TypeScript taking care of ‘This’ and ‘That’ of JavaScript

The bane of javascript developer is the powerful keyword, “this”. ‘this’ is a variable that’s set when a function is called. it is a very powerful and flexible feature, but it comes at the cost of always having to know about the context that a function is executing in. This can be extremely confusing when a function is used as a callback.

See the simple TypeScript and JavaScript equivalent code. Look for the problem in below code?

TypeScript

class Greeter {
    element: HTMLElement;

    constructor(element: HTMLElement) {
        this.element = element;
        this.element.innerHTML += "The time is: " + new Date().toUTCString();
    }

    start(){
        setInterval(function ()  {
            this.element.innerHTML = "The time is: " + new Date().toUTCString(), 500
        });
    }
}

window.onload = () => ; {
    var greeter = new Greeter(document.getElementById('content'));
    greeter.start();
};

JavaScript

var Greeter = (function () {
    function Greeter(element) {
        this.element = element;
        this.element.innerHTML += "The time is: " + new Date().toUTCString();
    }
    Greeter.prototype.start = function () {
        setInterval(function () {
            this.element.innerHTML = "The time is: " + new Date().toUTCString(), 500;
        });
    };
    return Greeter;
})();

window.onload = function () {
    var greeter = new Greeter(document.getElementById('content'));
    greeter.start();
};

So do you see the problem in above code?

This simple code will not work. This is because the ‘this’ being used in the function created by ‘greeter.start()’ will be set to ‘window’ instead of our ‘greeter’ object. Here is the error message you will see:

Unhandled exception at line 8, column 13 in http://localhost:51370/app.js

0x800a138f – JavaScript runtime error: Unable to set property ‘innerHTML’ of undefined or null reference

This happens as a result of calling ‘start()’ from window.onload. There is no dynamic binding for ‘this’ other than Window. (note: under strict mode, this will be undefined rather than window).

We can fix this by making sure the function is bound to the correct ‘this’ before we return the function to be used later. This way, regardless of how its later used, it will still be able to see the original ‘greeter’ object.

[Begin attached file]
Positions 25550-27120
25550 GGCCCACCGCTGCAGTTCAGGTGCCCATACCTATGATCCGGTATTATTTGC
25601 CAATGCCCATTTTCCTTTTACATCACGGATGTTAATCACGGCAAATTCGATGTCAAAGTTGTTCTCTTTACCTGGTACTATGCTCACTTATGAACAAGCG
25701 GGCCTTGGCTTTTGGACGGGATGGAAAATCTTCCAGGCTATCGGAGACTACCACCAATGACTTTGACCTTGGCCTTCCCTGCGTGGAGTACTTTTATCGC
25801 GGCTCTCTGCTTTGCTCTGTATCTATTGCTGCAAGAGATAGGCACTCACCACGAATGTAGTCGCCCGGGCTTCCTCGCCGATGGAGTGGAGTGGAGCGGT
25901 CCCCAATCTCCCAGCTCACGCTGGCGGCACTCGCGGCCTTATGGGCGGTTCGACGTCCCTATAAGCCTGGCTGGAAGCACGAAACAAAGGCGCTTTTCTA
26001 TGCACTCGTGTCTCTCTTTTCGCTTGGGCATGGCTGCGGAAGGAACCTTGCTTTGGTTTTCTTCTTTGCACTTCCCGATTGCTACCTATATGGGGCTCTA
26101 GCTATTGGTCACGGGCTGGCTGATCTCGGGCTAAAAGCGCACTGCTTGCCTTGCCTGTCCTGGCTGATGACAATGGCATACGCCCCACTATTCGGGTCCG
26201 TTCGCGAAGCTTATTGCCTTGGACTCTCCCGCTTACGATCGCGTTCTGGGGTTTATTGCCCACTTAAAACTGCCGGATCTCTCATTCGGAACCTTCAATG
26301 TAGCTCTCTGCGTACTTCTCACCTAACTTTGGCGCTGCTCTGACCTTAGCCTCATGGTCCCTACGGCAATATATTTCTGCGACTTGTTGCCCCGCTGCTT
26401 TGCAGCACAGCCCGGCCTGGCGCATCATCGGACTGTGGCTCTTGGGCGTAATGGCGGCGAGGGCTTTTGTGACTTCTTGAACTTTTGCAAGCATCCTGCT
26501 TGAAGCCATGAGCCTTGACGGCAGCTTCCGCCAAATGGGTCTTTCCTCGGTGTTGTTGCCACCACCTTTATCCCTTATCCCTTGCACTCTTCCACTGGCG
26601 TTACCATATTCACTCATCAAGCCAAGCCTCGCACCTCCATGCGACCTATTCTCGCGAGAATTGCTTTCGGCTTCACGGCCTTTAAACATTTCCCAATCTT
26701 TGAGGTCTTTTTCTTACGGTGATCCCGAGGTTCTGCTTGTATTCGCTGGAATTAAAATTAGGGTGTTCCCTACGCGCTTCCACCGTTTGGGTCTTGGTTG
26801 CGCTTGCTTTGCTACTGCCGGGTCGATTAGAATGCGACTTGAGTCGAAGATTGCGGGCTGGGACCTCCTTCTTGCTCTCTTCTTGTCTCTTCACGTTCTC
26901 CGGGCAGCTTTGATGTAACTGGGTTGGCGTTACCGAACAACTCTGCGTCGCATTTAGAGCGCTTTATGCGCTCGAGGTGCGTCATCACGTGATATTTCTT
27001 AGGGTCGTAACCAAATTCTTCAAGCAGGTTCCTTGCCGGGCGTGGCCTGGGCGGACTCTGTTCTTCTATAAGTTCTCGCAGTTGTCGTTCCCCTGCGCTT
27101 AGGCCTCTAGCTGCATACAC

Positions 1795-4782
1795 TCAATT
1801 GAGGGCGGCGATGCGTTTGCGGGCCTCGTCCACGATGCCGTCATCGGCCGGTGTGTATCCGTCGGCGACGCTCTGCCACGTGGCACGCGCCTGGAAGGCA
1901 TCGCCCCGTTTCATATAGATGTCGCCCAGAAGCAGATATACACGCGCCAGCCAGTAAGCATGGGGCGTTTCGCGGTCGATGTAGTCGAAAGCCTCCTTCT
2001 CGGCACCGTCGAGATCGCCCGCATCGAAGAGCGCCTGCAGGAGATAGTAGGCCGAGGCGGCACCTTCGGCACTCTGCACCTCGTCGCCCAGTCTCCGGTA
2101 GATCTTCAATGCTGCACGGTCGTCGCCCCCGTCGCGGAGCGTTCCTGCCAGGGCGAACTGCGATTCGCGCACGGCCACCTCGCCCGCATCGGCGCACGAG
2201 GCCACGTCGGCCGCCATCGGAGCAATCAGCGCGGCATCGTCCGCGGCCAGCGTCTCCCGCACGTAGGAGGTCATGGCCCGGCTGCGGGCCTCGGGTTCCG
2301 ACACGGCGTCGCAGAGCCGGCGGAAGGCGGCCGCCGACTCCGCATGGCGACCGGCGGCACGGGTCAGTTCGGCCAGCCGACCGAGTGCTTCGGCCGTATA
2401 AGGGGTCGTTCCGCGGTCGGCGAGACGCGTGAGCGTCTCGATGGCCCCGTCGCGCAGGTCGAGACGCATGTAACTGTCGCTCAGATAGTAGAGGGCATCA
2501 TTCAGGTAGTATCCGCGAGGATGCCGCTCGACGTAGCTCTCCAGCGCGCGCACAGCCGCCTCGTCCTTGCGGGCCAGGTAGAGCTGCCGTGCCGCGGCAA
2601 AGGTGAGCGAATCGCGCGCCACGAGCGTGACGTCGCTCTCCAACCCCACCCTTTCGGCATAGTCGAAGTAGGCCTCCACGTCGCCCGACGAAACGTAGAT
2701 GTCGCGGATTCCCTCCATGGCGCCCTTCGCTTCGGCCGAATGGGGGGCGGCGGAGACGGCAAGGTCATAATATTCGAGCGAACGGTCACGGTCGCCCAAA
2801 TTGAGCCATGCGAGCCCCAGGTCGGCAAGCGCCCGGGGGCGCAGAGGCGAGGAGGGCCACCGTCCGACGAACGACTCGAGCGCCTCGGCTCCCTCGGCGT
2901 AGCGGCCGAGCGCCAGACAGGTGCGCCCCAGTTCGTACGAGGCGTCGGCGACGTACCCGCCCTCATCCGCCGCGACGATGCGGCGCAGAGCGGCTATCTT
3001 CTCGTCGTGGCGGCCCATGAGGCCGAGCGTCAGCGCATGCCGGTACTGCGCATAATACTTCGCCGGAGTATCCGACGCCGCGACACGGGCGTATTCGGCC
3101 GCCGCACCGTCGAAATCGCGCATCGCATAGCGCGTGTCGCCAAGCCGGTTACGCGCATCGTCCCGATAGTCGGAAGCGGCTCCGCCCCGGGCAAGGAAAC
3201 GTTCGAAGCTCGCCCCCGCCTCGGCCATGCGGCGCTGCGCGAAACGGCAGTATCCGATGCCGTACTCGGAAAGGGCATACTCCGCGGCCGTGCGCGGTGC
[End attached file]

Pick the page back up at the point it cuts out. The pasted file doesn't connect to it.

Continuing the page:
To fix this, you will often see in JavaScript, people use ‘that’ variable to bind the right ‘this’ to it. (SideNote: I will prefer some other more descriptive name than ‘that’, but there are too many people using this to set it as a convention.)

To fix the above JavaScript, we need to add one line in start() as follows, and then in SetInterval refer to ‘that’, so no matter from where start() method is called it will always refer to the right ‘this’.

 Greeter.prototype.start = function () {
        var that = this;
        setInterval(function () {
            that.element.innerHTML = "The time is: " + new Date().toUTCString(), 500;
        });
    };

Now, all this can turn out to be complicated if you have many functions and functions returning functions returning functions etc. However, if you are using TypeScript, you just change the simple function call with a lambda call and everything will be taken care for you. Notice, i am still using ‘this’, in SetInterval. Isn’t it neat?
TypeScript

start(){
        setInterval(() =>;  {
            this.element.innerHTML = "The time is: " + new Date().toUTCString(), 500
        });
    }

Switching the function expression to use the lambda syntax ( ()=>{} ) rather than the JavaScript function expression will automatically capture the ‘this’ available when the function is created rather than when it is invoked.

Now here is new TypeScript function, notice the only lamda difference

class Greeter {
    element: HTMLElement;

    constructor(element: HTMLElement) {
        this.element = element;
        this.element.innerHTML += "The time is: " + new Date().toUTCString();
    }

    start(){
        setInterval(() =>;  {
            this.element.innerHTML = "The time is: " + new Date().toUTCString(), 500
        });
    }
}

window.onload = () =>; {
    var greeter = new Greeter(document.getElementById('content'));
    greeter.start();
};

and here is equivalent new JavaScript function:

var Greeter = (function () {
    function Greeter(element) {
        this.element = element;
        this.element.innerHTML += "The time is: " + new Date().toUTCString();
    }
    Greeter.prototype.start = function () {
        var _this = this;
        setInterval(function () {
            _this.element.innerHTML = "The time is: " + new Date().toUTCString(), 500;
        });
    };
    return Greeter;
})();

window.onload = function () {
    var greeter = new Greeter(document.getElementById('content'));
    greeter.start();
};

Hopefully with this your love for TypeScript increased little more :)

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2 thoughts on “TypeScript taking care of ‘This’ and ‘That’ of JavaScript

  1. Pingback: Knockout click event knocking you out | Tech Crumb - collected along the way ....

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